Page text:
Many years ago, I owned my own company where I installed, maintained, and repaired commercial grade fitness equipment. From years of experience, I became an expert. At that time, it wasn’t unheard of for people to have large multi-station strength machines in their homes. These machines would have anywhere from one to five weight stacks weighing about 200 pounds each. It was a monstrosity of steel, cables, and pulleys.
One of my services was moving these things. People would buy a new house and would hire me to disassemble the monstrosity, move it, and re-install it in their new house. Some people would attempt this on their own or hire common movers.
Problem was, when they tried to reassemble it, they got very lost. Every cable is a different length and there were different sized pulleys and lots of them. If you didn’t know what you were doing, the task was virtually impossible. So, I would get a phone call and my job then was to go out and undo everything they did and assemble it correctly.
After some quick Q&A over the phone, I’d give them a price, they’d agree, and I went and performed the service. One time, I walked into a spaghetti pile of cables; pulley’s, nuts, and bolts were everywhere. It took me about two minutes to stand there and observe the situation and once I got it, I got to work. That job, as bad as it looked, took me about 20 minutes to complete and when I was done, the machine was fully functional.
I called the guy into the room, showed him that everything worked, and he was good to go. I then mentioned the fee we agreed to over the phone and he said, “But, it only took you 20 minutes!”
Here we go. So I said, “Would it have been worth more to you if it took me three hours? You’re paying for expertise and know-how, not time.”
He wrote the check almost in annoyance and we parted ways with no cordiality. These machines weren’t cheap and to have one in your home meant you were doing pretty well financially. And this guy owned his own business, so I wondered how he would react if the shoe was on the other foot. And then … I let it go. Moved on.
Years later, I read this story about Pablo Picasso and you probably know it by now. It goes like this:
Picasso was at a Paris market when an admirer approached and asked if he could do a quick sketch on a paper napkin for her.
Picasso politely agreed, promptly created a drawing, and handed back the napkin — but not before asking for a million Francs (about $2,100).
The lady was shocked: “How can you ask for so much? It took you five minutes to draw this!”
“No”, Picasso replied, “It took me 40 years to draw this in five minutes.”
Recently, I saw an interview with Chris Cho and Ron Baker and Ron made some fantastic points:
‘Self-esteem, or self-respect is the reputation we have with ourselves. That’s our first sale. If you don’t believe you’re worth ten times your hourly rate or time, your customers won’t believe it either.”
If we’re teaching yoga, painting a house, or teaching someone how to play an instrument, we must believe our expertise and delivery of it is worth our fee.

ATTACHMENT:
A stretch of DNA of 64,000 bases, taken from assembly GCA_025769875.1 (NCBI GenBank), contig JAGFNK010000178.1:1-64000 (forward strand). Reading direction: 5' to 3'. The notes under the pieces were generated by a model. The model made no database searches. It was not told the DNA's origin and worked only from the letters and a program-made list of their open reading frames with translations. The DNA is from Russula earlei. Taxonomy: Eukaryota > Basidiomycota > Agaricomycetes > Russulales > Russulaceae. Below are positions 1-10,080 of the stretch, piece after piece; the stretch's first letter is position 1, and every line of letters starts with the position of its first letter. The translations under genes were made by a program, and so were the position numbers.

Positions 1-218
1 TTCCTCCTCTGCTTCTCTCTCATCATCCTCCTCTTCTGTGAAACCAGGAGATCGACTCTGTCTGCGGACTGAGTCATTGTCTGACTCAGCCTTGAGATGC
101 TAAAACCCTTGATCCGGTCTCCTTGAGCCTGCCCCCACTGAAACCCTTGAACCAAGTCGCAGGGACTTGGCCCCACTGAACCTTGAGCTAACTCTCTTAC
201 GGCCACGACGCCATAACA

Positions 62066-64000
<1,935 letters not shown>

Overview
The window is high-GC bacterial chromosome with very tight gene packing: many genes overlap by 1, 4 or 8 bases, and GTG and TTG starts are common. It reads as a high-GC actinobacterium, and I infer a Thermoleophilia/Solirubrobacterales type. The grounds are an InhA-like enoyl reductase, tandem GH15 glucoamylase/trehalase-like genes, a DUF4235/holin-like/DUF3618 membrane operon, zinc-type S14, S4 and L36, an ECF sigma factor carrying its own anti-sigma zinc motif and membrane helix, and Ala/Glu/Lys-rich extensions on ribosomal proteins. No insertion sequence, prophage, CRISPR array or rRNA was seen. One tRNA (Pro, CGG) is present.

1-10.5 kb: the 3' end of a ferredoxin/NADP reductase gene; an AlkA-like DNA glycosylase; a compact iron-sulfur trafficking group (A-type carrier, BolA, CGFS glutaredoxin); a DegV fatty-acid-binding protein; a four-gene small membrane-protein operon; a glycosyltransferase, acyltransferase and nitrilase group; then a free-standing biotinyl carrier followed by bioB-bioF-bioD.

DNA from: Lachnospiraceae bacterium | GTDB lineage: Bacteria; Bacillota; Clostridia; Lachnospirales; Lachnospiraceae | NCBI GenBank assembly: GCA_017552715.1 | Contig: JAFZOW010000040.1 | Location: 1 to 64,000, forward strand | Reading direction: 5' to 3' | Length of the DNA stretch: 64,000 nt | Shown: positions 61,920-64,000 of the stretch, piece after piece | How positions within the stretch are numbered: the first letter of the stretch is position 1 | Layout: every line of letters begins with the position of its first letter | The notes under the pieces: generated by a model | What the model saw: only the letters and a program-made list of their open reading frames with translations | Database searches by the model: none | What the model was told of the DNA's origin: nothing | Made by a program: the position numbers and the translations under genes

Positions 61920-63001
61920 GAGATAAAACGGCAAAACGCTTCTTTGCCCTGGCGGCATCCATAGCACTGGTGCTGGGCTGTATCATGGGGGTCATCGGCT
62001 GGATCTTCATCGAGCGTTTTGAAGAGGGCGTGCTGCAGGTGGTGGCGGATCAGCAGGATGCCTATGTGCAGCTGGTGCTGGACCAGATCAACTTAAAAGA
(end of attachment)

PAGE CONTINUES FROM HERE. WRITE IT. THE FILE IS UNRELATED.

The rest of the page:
But that comes with a responsibility. So, Ron also said … “We wouldn’t want a heart surgeon that dabbles in it.” Know your craft better than anyone. Be the expert; be amazing at what you do and take it a step further.
Here’s some more great wisdom from this interview:
“Have conversations with your customer to learn what they value. A value conversation. Because, prescription without diagnosis is malpractice.”
“Don’t tie labor and time to value. Do not charge or bill by billable hours. The threshold is a wall.” It’s about skill, talent, expertise, professionalism, impact, rarity, etc. and the end result of all these things coming together to deliver a highly valuable outcome.
“It’s about value and perceived value by the consumer. Focus obsessively on value and the customer experience.”
“You need to be able to articulate your value and pricing.” This also takes belief.
“If you want better clients, charge more.”
“Price on the outcome, not the process.” People pay for a great product or service, not the drama of the process it took to deliver it to us.
“How much, how hard, or how long you worked on something doesn’t matter. No one cares. Stop whining about it. It’s about the customer perception of value. Because you hired employees, bought equipment, signed a lease, bought insurance, bought a license, paid for marketing, etc doesn’t mean the world owes you a living. They don’t owe you your costs plus profit. It’s an entitlement mindset. You’re not entitled to anything.”
“The cost of coffee went up? I don’t care about Starbuck’s internal costs. We’re not Starbuck’s cost accountant. Just shut up and raise the price, but quit trying to justify the increase with a boring explanation. Customers aren’t buying your costs. They’re buying a great cup of coffee and the experience.”
“Cost does not determine price. Price justifies cost.
People regularly pay upwards of $90 for a one-hour massage, but have a problem with $25 for that same hour of yoga. As Ron also said, “Consumers value a coat ten time more than a hat. That’s why it costs more.” It’s not about materials, time, and labor. In fact, between the hat and the coat, the difference is minimal. It’s about value and the customer’s perception of value is subjective. “And customers change their minds on a dime.”